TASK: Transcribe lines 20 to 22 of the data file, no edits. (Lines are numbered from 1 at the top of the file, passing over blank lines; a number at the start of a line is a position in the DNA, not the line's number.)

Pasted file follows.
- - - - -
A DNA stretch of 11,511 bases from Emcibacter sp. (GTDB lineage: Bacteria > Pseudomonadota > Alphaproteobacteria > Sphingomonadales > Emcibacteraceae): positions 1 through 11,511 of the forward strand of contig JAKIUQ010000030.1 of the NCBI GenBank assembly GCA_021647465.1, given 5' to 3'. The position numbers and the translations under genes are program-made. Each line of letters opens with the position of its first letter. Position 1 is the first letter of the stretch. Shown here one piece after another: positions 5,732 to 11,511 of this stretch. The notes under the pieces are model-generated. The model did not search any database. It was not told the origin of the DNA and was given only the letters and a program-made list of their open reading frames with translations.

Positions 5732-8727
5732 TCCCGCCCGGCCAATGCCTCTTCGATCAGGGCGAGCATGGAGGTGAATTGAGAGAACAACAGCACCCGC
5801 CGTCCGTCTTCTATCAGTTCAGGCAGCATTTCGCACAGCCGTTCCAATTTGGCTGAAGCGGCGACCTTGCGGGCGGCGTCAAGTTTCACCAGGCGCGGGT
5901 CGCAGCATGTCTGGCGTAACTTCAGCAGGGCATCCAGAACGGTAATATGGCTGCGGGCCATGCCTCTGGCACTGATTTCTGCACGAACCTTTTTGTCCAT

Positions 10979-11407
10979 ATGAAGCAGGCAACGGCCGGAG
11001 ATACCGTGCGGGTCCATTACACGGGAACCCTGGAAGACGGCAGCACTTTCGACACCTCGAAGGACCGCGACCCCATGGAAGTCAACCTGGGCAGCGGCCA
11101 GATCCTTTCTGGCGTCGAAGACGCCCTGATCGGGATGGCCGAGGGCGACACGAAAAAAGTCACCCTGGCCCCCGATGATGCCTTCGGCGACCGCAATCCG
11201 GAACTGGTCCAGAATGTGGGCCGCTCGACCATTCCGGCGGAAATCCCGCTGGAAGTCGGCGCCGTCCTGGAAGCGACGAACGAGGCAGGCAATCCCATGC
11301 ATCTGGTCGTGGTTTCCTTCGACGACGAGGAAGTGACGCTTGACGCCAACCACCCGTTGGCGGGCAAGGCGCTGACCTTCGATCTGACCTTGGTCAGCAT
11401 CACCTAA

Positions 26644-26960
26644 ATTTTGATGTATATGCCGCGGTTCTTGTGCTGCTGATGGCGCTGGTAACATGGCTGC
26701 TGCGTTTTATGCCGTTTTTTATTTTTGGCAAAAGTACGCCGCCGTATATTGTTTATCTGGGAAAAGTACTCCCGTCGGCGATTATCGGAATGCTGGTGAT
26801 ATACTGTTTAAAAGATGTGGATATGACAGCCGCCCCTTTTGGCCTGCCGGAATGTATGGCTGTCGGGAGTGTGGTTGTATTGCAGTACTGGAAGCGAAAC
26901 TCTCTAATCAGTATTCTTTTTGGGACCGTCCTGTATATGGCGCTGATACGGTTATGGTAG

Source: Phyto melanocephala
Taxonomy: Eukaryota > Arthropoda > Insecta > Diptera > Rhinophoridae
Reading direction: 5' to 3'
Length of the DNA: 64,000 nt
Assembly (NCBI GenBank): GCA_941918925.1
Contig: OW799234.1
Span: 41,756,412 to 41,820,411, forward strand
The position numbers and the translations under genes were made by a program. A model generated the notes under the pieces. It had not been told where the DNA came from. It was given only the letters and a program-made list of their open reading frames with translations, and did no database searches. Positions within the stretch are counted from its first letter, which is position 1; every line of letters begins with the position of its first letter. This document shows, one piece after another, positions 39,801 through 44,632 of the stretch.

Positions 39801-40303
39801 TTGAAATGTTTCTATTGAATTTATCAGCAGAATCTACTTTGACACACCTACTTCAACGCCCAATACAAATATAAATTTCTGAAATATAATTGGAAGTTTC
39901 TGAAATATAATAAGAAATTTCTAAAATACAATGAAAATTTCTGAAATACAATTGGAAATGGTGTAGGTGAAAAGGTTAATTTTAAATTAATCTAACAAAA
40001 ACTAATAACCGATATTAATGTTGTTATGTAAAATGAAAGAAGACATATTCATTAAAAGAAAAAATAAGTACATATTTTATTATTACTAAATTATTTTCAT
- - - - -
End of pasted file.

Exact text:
Reading direction: 5' to 3'
Length of the DNA: 64,000 nt
Assembly (NCBI GenBank): GCA_941918925.1